By Chris Anderson
This spring a rash of articles, special reports and magazine cover stories finally acknowledged, without qualification, the existence of man-made climate change. Four glossy magazines — Outside, Elle, Vanity Fair and Fortune — all featured global warming cover stories in April alone. More than a dozen publications have run special stories on the causes and consequences in the past year.
It’s a marked departure for the corporate press. Since the early 1990s, the media have presented human-caused global warming as an issue with two sides, despite an enormous and growing body of scientific evidence all pointing to the same conclusion: that the earth was warming and human activity was responsible. The media’s coverage of global warming is a cautionary tale. The traditional principles of journalism — objectivity, balance, ideologically diverse sourcing — have become obstacles when it comes to honest reporting on scientific issues. And just as the corporate media botched reporting on the causes of global warming, they are likely to fail to report honestly on what it will take to stave off environmental disaster.
“The journalistic concept [of balance] causes problems when it is applied to issues of science,” write media researchers Jules and Maxwell Boykoff for Fairness and Accuracy in Reporting. “It seems to demand that journalists present competing points of view on a scientific question as though they had equal scientific weight, when they actually do not.” During the decade-long media debate over the existence and causes of global warming, many journalists tried to balance the mass consensus of thousands of peerreviewed scientists with dissenting views from fringe figures with little background in atmospheric physics but plenty of ties to energy companies (see page 9).
Analyzing 14 years of media coverage of global warming, the Boykoffs argue that elite U.S. newspapers “gave the impression that the scientific community was embroiled in a rip-roaring debate on whether or not humans were contributing to global warming.”
In fact, such debate only existed in the press itself. About 53 percent of the more than 3,000 articles collected by the researchers gave roughly equal attention to “both sides” of the global warming “controversy,” while only 35 percent accurately reflected the scholarly consensus that human activity was largely responsible for the changing climate.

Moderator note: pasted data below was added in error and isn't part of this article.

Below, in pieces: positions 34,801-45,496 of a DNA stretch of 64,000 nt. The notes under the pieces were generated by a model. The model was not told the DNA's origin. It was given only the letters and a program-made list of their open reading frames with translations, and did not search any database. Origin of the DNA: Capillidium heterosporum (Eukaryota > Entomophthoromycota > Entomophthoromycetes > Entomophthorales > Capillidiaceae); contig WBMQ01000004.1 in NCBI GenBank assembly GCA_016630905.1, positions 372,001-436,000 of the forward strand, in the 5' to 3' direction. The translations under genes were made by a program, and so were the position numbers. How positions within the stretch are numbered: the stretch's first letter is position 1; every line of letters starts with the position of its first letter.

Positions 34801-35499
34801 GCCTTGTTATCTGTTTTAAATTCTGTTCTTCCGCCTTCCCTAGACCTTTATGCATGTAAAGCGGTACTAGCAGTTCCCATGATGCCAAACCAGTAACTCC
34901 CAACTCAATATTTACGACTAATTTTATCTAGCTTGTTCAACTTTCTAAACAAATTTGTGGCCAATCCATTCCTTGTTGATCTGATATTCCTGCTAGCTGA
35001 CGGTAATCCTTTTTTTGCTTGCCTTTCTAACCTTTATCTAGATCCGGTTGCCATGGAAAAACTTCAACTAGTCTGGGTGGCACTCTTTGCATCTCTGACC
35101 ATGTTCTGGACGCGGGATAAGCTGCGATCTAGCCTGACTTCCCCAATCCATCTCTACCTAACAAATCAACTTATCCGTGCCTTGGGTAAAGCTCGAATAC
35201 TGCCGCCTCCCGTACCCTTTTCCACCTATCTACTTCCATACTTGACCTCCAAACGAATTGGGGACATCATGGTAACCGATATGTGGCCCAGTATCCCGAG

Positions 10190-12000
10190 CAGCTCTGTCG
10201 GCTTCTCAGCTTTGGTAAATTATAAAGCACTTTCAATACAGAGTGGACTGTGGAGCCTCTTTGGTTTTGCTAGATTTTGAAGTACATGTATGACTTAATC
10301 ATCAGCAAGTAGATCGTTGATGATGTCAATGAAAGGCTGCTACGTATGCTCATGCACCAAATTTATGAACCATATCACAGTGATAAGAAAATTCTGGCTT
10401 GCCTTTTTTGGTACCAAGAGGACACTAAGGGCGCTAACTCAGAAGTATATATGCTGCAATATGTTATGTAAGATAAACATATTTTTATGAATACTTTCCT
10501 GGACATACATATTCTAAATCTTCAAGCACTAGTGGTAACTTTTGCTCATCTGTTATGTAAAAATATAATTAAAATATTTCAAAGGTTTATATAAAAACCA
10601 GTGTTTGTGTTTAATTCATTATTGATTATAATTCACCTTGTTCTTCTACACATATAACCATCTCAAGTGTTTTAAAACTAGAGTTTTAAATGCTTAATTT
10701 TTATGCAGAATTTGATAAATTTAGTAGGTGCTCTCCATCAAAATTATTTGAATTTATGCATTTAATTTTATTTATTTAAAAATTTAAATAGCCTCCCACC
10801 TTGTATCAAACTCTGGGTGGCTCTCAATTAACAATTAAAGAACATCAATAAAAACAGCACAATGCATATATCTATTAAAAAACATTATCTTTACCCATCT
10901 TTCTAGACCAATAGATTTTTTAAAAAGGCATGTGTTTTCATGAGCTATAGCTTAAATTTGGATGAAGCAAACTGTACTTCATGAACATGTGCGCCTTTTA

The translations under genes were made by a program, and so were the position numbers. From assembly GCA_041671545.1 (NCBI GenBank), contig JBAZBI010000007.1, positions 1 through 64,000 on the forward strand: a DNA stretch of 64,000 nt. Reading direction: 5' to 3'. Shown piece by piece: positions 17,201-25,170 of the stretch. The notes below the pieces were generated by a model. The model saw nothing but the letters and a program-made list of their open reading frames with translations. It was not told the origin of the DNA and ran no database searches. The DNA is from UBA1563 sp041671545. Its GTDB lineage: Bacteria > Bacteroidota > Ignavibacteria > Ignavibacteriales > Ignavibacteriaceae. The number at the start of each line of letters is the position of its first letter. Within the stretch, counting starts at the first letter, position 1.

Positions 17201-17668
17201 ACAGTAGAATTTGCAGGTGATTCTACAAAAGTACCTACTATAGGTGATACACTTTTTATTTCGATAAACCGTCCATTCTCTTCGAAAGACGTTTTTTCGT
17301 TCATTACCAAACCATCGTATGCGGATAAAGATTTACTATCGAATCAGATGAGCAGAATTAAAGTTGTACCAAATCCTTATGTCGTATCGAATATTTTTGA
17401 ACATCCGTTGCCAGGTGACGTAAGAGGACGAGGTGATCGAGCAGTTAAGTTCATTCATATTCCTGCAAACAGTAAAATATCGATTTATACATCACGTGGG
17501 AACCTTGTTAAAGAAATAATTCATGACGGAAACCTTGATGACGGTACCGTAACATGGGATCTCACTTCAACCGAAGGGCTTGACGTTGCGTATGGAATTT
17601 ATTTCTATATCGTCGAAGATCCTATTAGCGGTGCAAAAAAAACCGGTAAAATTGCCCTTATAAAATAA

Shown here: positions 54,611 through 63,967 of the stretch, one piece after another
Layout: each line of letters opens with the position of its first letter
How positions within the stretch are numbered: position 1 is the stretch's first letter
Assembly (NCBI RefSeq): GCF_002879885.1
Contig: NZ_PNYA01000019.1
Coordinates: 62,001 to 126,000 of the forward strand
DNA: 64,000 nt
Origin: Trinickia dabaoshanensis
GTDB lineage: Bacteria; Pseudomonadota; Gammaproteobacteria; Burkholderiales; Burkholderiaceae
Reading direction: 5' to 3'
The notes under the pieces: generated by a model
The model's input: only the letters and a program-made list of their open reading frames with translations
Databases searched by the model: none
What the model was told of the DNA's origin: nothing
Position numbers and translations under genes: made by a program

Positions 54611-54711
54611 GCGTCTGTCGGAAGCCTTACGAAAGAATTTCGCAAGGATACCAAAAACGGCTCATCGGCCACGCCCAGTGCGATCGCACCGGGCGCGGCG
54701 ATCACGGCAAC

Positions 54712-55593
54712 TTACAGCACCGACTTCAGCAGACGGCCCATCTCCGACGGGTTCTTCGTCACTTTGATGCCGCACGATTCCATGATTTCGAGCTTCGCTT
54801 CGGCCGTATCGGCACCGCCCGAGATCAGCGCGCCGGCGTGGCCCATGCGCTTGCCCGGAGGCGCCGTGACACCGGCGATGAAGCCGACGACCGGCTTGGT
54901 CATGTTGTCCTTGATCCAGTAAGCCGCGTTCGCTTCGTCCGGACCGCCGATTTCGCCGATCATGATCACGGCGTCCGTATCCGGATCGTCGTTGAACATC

While journalistic conventions are at the root of the media’s mishandling of the climate change, aggressive corporate P.R. strategies amplified these failings. In particular, the energy industry has recruited pliable scientists to parrot the anti-climate change viewpoint.
As the Columbia Journalism Review has noted, “In 1998, John H. Cushman, Jr., of the New York Times exposed an internal American Petroleum Institute memo outlining a strategy to invest millions to ‘maximize the impact of scientific views consistent with ours with Congress, the media and other key audiences.’”
The memo advocated recruiting and training scientists who did not have a long record of participation in the climate change debate in order to counter the scientific consensus. In the late 1990s, a group of these scientists, dubbed the “Carbon Club” by Jeremy Legget in his book Carbon War, began to be cited extensively in the mainstream press.
Now that media coverage of global warming has finally shifted from “balance” to a more accurate picture of consensus scientific views, can scientists and environmental activists breathe easier? Probably not. Although the media have, at long last, acknowledged the existence and causes of global warming, reporting on climate change “solutions” is most likely to be constrained by the media’s reliance on “indexing” that is, drawing the boundaries of acceptable opinion based on the differences between mainstream, elite sources.
In other words, elite newspapers and other media will probably pat themselves on the back for forcing politicians to deal with climate change, all the while reporting on battles between the Democrats and Republicans as the “two sides” to the global warming debate. So-called “liberal” newspapers like the New York Times are already pointing toward the Democratic Party’s July 4 “Declaration of Energy Independence” as a “watershed moment” in domestic policy battles over climate change. Internationally, the Bush administration’s vapid and nonsensical proposals on “updating” the Kyoto Protocol with a series of voluntary emissions cuts receive reams of coverage in the corporate press.
The possibility of a more radical perspective on climate change making it into the mainstream press is slim, at best. Beltway politicians, pundits and industry lobbying groups are likely to define the acceptable range of solutions to the global warming crisis for years to come. Meanwhile, the earth spirals toward disaster.